Ways to spend a winter’s day: Watch the Weather Channel. Walk the wolf. Curse the coffee that tastes like cigarettes (bought it on sale).
It’s a tricky time, February. All that forced romance. If anything shouldn’t be forced, it’s your heart. It’s a rusty bolt. A stubborn bulb. Twist too hard and it shatters in your hands.
I love how you get me.
I love your pain, it’s so competitive.
I love how emotionally unavailable you are.
I love you like I’m a strange backyard and you’re running from the
cops, looking for a place to stash your gun.
That’s that Kim Addonizio, a very gifted poet. In writing classes, I always read this poem, for its sly, playful, relatable insights. It’s heavy and light all at once. It’s a balloon tied to a brick.
I’m speaking to a high school class next week. I will read the Addonizio poem. I will also read them Edward Field’s brilliant allegory about early pilots, where he talks about planes going into tailspins.
Spinning round, headed for a target of earth,
the whine of death in the wing struts,
instinct made you try to pull out of it that way, by force,
and for years aviators spiraled down and crashed.
Who could have dreamed that the solution
to this dreaded aeronautical problem
was so simple?
Every student flier learns this nowadays:
you move the joystick in the direction of the spin,
and like a miracle the plane stops turning
and you are in control again.
Field explained that the trick is to go with the turning – give in — and that way come out of your tailspin. In short, everything’s a kind of dance.
February has a lot of tailspins. Football is finished. Valentine’s approaches. Ewwww, this wine tastes like socks (bought it on sale).
I love you as long as you love me back.
I love you in spite of the restraining order.
I love you from the coma you put me in.
I love you more than I’ve ever loved anyone, except for this one
(from “Forms of Love” by Kim Addonizio)
The other day, I got up early to admire the teak in the sunrise. I can tell within the first two steps whether my bum knee will bother me that day and how far I’ll be able to walk the wolf, the one with the Paul Newman eyes.
This wolf is difficult to live with but easy to love. Lately, I’ve been teaching her some of Newman’s lines from “Hud.”
This country is run on epidemics, where you been? Price fixing, crooked TV shows, inflated expense accounts…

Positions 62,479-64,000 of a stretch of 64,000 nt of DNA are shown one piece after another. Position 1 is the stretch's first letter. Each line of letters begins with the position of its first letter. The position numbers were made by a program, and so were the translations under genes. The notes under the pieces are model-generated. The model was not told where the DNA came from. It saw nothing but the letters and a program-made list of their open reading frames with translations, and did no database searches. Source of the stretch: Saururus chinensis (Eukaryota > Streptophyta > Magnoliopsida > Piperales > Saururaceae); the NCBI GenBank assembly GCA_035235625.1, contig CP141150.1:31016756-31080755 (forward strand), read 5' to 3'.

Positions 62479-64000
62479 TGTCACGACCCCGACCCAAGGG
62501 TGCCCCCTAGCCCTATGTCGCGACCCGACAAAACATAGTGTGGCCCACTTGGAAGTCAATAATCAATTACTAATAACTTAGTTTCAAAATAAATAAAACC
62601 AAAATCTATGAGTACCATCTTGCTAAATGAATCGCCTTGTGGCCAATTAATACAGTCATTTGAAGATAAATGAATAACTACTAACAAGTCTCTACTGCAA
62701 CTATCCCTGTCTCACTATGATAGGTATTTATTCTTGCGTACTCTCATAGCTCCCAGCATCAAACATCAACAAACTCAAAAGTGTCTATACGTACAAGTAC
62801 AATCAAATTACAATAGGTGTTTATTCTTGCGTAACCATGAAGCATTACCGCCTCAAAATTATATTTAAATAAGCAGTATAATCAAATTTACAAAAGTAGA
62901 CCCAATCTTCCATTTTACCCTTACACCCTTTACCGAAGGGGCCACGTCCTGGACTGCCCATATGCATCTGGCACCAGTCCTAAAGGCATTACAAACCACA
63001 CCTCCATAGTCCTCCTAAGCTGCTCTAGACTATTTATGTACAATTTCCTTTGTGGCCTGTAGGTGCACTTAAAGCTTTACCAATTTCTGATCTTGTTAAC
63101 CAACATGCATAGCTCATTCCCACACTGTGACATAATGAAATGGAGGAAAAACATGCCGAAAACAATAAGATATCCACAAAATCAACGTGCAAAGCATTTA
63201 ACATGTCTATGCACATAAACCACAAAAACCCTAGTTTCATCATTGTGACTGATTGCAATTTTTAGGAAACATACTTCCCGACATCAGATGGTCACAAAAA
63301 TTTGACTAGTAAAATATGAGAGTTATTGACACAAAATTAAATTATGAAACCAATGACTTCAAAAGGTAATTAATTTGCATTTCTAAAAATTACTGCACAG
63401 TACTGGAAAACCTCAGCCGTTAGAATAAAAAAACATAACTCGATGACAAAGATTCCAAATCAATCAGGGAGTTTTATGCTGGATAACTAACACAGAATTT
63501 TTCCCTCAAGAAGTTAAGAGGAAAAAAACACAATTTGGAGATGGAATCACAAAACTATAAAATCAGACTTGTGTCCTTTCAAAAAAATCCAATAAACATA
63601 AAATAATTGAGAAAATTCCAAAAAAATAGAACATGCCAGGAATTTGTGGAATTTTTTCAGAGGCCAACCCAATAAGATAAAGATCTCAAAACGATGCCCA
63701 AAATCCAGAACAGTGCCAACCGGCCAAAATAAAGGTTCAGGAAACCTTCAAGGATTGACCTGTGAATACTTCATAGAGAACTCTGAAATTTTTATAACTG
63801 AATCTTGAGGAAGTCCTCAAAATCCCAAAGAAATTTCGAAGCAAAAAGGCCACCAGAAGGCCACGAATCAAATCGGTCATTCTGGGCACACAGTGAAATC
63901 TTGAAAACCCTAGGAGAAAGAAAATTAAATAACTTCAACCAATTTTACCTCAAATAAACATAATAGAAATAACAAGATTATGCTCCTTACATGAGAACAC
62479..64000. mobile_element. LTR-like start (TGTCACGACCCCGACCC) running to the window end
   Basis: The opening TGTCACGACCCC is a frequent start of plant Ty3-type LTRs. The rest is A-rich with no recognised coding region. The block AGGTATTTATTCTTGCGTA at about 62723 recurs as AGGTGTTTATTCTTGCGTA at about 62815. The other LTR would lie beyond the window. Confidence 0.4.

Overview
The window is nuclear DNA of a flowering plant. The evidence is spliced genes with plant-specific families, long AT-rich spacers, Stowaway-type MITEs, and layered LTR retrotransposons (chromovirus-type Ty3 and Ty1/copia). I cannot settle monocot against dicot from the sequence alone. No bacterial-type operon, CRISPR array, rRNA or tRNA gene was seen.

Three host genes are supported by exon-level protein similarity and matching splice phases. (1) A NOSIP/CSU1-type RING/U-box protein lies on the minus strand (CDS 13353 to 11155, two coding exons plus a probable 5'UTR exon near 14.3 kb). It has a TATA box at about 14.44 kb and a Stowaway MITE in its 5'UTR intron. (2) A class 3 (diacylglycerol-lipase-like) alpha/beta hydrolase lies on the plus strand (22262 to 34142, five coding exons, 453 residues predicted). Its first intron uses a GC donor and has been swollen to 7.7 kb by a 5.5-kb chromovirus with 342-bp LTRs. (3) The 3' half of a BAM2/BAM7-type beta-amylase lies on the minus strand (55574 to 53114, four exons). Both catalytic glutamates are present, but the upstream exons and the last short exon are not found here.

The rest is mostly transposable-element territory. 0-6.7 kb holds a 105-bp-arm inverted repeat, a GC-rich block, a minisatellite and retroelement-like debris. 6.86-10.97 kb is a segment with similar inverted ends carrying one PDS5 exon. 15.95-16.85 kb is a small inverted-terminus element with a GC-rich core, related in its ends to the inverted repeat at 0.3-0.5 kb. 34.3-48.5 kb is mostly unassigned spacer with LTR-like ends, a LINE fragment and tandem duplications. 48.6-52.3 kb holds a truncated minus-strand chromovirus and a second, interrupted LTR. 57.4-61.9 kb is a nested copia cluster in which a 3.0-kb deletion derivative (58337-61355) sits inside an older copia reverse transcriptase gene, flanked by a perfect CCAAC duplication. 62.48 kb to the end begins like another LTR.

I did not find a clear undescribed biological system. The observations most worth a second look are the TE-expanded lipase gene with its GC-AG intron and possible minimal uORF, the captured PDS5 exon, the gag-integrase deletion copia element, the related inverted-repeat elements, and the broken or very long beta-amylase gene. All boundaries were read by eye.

White Fang loves it when I speak aloud. The human voice is like a violin to her. This home, once such a bouncy house of noise and confusion, is now disturbingly quiet.
So I talk to White Fang. I read her the grocery list – berries, butter, Burma-Shave — and she will sit attentively, closing her eyes slightly, as if hearing the Beatles for the very first time.
On cold mornings, White Fang plops herself atop my chest and steals my breath till I walk her. Seems all my life I’ve been surrounded by headstrong women like her.
Now there’s this Catty Cakes person, the daughter of my daughter. I sense the emergence of yet another headstrong young person. Her eyes have quips in them. They are rounder than eyes have ever been. Big as wagon wheels.
You know, you think you know love – all its volumes, all its various syrups — and then you meet your new grandchild, and in her face are a thousand memories of when you raised her mom and bounced her on your knee, trying to fix her hair before pre-school.
Talk about your hopeless romantics — a dad fixing a daughter’s hair, with fingers still gummy from breakfast.
Meanwhile, these young mothers today…
So impressive — verbal, determined, yet just like young mothers have always been, searching under tables for the missing pacifier, trying not to lose the tiny pair of socks, hoping to keep their husbands interested but mostly concentrating on this new soul who looks at them like no one has ever looked at them before.
That’s romance, right there, impossible and reassuring all at the same time.
A child’s love is the most precious love. It comes with no terms. It doesn’t need to be lawyered. No kid ever requested a pre-nup.
I sit with the two of them in the park on a beachy LA afternoon, on my bum knee, reading Catty Cakes a new book.
“Today I Will Fly” it’s called (paid full price).
Spoiler alert: In the end, someone flies, even though the cynical elephant insists that pigs can’t fly.
“You will never fly,” the elephant warns.
Obviously, the elephant is dealing with a lot of the same internal struggles we all face, issues of self-worth. By lowering the expectations of others, he reduces his own sense of impending doom and disappointment.
But the pig gets help from a friendly pelican, and then Gerald – that’s the elephant – says that now he wants to fly too.
At least that’s what I got out of it. There was a lot going on in the park that day — kites and bikes and beautiful dogs just everywhere.
“Look at that one over there,” I told my granddaughter.
I didn’t mention tailspins to Catty Cakes. Too soon for that. I didn’t tell her that I love her more – and differently — than I’ve ever loved anyone before. She mighta sensed that; she mighta not.
“Come on, Cakes,” I said, belly down on the blanket next to her.
Last call for Super Bowl recipes. I have some cream cheese poppers that will blow your head off, and wings that’ll let pigs fly. Please send suggestions to Letters@ChrisErskineLA.com. Go Rams! Go White Fang!